updated 12/10/2009 1:48:58 PM ET 2009-12-10T18:48:58

Tourism officials were ready to welcome a new cruise ship's first arrival in Puerto Rico on Wednesday, but the liner couldn't get to the dock — it was blocked by a big steel sculpture.

  1. Don't miss these Travel stories
    1. Lords of the gourd compete for Punkin Chunkin honors

      With teams using more than 100 unique apparatuses to launch globular projectiles a half-mile or more, the 27th annual World Championship Punkin Chunkin event is our pick as November’s Weird Festival of the Month.

    2. Airports, airlines work hard to return your lost items
    3. Expert: Tourist hordes threaten Sistine Chapel's art
    4. MGM Grand wants Las Vegas guests to Stay Well
    5. Report: Airlines collecting $36.1B in fees this year

The officials had to delay and move a news conference to discuss their plans for expanding the U.S. territory's cruise ship business. It was to have been held aboard the Carnival Dream, which sailed on to its next destination, Grand Turks island in the Turks and Caicos Islands.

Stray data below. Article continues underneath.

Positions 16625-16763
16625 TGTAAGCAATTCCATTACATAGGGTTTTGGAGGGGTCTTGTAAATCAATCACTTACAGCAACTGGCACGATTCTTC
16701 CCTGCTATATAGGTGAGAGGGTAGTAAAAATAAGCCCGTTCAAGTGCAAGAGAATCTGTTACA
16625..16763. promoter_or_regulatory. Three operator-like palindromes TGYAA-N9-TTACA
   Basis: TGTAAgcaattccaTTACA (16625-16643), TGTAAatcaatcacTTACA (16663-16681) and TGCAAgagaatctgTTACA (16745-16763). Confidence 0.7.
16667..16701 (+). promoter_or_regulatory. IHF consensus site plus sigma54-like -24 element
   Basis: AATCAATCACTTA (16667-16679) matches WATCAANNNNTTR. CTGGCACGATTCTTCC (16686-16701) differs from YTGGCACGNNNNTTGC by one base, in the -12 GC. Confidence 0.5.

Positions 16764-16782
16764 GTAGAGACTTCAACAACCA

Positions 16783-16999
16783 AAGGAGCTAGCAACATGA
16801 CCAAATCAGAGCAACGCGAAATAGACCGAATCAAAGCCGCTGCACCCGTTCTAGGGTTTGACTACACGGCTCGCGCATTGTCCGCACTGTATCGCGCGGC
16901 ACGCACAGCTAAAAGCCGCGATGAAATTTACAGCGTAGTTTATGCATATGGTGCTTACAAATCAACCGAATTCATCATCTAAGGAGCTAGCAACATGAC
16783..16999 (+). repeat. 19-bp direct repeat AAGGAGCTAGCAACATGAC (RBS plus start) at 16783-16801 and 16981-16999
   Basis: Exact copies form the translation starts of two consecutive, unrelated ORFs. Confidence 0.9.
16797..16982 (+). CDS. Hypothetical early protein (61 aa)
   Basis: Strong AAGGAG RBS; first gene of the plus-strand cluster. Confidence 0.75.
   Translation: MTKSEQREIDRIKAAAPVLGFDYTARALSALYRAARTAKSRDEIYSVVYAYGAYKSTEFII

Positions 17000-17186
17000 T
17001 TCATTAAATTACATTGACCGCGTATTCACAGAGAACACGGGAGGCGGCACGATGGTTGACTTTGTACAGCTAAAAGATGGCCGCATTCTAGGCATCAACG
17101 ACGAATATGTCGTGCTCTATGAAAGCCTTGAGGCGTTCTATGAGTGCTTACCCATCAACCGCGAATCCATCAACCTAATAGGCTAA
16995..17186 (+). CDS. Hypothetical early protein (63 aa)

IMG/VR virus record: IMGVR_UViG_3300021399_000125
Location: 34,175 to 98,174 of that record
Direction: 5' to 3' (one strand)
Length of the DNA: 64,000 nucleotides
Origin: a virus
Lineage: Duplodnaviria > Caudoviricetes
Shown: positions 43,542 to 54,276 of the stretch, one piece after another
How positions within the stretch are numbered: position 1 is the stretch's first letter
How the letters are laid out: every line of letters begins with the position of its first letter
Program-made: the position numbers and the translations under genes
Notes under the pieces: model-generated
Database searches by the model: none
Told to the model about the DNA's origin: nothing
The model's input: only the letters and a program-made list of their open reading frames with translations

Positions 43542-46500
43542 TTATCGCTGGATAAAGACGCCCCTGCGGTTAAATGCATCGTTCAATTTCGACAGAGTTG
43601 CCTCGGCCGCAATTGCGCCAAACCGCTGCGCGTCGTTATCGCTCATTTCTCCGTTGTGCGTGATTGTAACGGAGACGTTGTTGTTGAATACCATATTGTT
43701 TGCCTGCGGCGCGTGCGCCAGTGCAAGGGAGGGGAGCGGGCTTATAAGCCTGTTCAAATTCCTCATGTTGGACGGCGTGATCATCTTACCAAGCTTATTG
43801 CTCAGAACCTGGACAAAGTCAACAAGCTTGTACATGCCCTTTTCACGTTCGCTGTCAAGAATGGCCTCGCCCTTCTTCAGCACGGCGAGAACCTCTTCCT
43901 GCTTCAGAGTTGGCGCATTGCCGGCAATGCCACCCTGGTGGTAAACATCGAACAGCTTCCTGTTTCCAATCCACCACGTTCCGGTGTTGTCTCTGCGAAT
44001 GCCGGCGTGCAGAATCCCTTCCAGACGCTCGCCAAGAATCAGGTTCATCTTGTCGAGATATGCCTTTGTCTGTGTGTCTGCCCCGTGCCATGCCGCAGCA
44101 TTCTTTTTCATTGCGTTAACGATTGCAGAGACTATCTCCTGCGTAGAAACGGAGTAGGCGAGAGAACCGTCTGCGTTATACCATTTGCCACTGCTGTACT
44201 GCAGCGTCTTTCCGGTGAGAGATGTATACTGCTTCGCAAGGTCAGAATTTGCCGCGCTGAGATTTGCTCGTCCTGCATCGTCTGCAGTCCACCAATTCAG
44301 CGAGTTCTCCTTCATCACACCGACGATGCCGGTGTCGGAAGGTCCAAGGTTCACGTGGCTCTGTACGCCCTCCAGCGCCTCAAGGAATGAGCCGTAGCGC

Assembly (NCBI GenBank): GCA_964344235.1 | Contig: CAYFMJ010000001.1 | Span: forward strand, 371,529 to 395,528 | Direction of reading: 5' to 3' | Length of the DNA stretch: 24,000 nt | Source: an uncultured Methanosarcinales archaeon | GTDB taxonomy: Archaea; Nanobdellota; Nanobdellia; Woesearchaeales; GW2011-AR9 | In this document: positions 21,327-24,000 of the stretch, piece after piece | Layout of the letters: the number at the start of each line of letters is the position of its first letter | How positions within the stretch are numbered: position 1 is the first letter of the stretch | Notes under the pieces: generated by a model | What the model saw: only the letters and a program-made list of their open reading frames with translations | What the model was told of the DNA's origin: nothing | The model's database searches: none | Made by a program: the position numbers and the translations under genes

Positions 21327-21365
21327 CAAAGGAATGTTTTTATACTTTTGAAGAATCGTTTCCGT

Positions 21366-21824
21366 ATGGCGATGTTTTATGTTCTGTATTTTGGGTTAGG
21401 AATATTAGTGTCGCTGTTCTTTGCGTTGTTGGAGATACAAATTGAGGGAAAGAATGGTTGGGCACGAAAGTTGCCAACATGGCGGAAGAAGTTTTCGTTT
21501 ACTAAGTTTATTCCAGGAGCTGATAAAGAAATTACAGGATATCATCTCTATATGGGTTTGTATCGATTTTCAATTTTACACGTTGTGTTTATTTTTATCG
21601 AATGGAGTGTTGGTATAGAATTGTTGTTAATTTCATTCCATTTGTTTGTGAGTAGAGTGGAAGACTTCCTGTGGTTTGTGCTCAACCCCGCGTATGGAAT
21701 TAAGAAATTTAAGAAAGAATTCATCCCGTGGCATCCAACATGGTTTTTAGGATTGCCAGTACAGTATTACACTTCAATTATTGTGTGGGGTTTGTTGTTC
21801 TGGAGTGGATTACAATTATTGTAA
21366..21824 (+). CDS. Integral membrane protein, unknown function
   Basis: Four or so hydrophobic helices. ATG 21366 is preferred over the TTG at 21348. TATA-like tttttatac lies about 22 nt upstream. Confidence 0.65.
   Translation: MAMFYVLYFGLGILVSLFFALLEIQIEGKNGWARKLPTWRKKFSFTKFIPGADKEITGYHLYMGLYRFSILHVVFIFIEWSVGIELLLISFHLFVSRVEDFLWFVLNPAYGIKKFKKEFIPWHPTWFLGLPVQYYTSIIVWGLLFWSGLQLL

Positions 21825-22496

A nearby dock that could have accommodated the Carnival Cruise Line's ship was occupied by another vessel.

The offending sculpture — it looks like a giant paper airplane propped up by gray legs — was installed along the dock in 2006 as part of a $30 million project to build a new port in San Juan's colonial district, Port Authority director Alvaro Pilar said.

It was designed and paid for in part by another cruise ship company, Royal Caribbean, he said.

Pilar said officials now plan to dismantle the sculpture at a cost of $2 million and possibly sell it as scrap metal. He said it would be too expensive to relocate it to another location.

Copyright 2009 The Associated Press. All rights reserved. This material may not be published, broadcast, rewritten or redistributed.


Discussion comments


Most active discussions

  1. votes comments
  2. votes comments
  3. votes comments
  4. votes comments